James WebsterGoldwin Smith Professor of Music
Musicology (18th- and 19th-century music, theory)
Ph.D., Princeton University
104 Lincoln Hall
James Webster is the Goldwin Smith Professor of Music at Cornell University. He specializes in the history and theory of music of the eighteenth and nineteenth centuries, with a particular focus on Haydn. His other interests include Mozart (especially his operas), Beethoven, Schubert, and Brahms, as well as performance practice, editorial practice, and the historiography of music; in theory he specializes in issues of musical form (including analytical methodology) and Schenkerian analysis. He was a founding editor of the journal Beethoven Forum, and was musicological consultant for the recordings of Haydn's symphonies on original instruments, by the Academy of Ancient Music under Christopher Hogwood (Decca/L'oiseau-lyre). Among the many honors he has received are the Einstein and Kinkeldey Awards of the American Musicological Society, a Fulbright dissertation grant, two Senior Research Fellowships from the National Endowment for the Humanities, a Guggenheim Fellowship, and a Research Fellowship of the Alexander von Humboldt Foundation (Germany).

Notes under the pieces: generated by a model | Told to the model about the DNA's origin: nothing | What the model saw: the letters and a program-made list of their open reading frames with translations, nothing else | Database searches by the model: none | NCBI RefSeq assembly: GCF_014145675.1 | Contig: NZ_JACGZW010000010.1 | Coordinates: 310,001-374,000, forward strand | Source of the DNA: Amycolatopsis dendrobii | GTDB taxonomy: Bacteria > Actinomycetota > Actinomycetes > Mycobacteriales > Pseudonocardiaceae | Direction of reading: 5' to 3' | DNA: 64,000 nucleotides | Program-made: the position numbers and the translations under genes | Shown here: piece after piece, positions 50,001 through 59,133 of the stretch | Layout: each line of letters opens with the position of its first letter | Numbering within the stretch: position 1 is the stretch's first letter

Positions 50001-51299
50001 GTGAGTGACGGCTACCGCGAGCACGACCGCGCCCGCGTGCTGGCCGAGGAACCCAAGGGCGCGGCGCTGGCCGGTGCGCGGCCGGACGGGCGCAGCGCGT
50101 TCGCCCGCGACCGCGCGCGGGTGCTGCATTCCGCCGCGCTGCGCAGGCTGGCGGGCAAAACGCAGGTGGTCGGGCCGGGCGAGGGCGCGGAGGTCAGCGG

Webster has also held teaching appointments at Columbia and Brandeis Universities and in Germany at Freiburg and Berlin (Humboldt University). He served as President of the American Musicological Society. He is a Fellow of the American Academy of Arts and Sciences, a member of the Executive Committee of the Board of Directors of the Joseph Haydn Institute, and a member of the Board of Directors of the Johannes-Brahms-Gesamtausgabe, as well as a member of the editorial boards of the Cambridge Opera Journal and 18th-Century Music.
At Cornell, Webster's undergraduate courses include an introduction to music theory for non-majors and various courses within the theory curriculum for majors, history courses for non-majors on Haydn, Mozart, and Beethoven, and various history courses for majors. Among his graduate offerings are seminars on Haydn, Mozart's operas, and nineteenth-century instrumental music and a survey of analytical technique and a seminar on Schenkerian analysis.